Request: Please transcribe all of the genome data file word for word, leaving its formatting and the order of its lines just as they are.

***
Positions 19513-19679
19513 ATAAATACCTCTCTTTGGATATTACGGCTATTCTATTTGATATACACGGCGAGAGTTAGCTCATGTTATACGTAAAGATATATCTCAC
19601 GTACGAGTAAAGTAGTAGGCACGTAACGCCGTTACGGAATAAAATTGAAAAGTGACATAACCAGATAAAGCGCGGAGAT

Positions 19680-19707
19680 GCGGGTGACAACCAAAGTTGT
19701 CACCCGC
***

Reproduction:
Positions 19513-19679
19513 ATAAATACCTCTCTTTGGATATTACGGCTATTCTATTTGATATACACGGCGAGAGTTAGCTCATGTTATACGTAAAGATATATCTCAC
19601 GTACGAGTAAAGTAGTAGGCACGTAACGCCGTTACGGAATAAAATTGAAAAGTGACATAACCAGATAAAGCGCGGAGAT

Positions 19680-19707
19680 GCGGGTGACAACCAAAGTTGT
19701 CACCCGC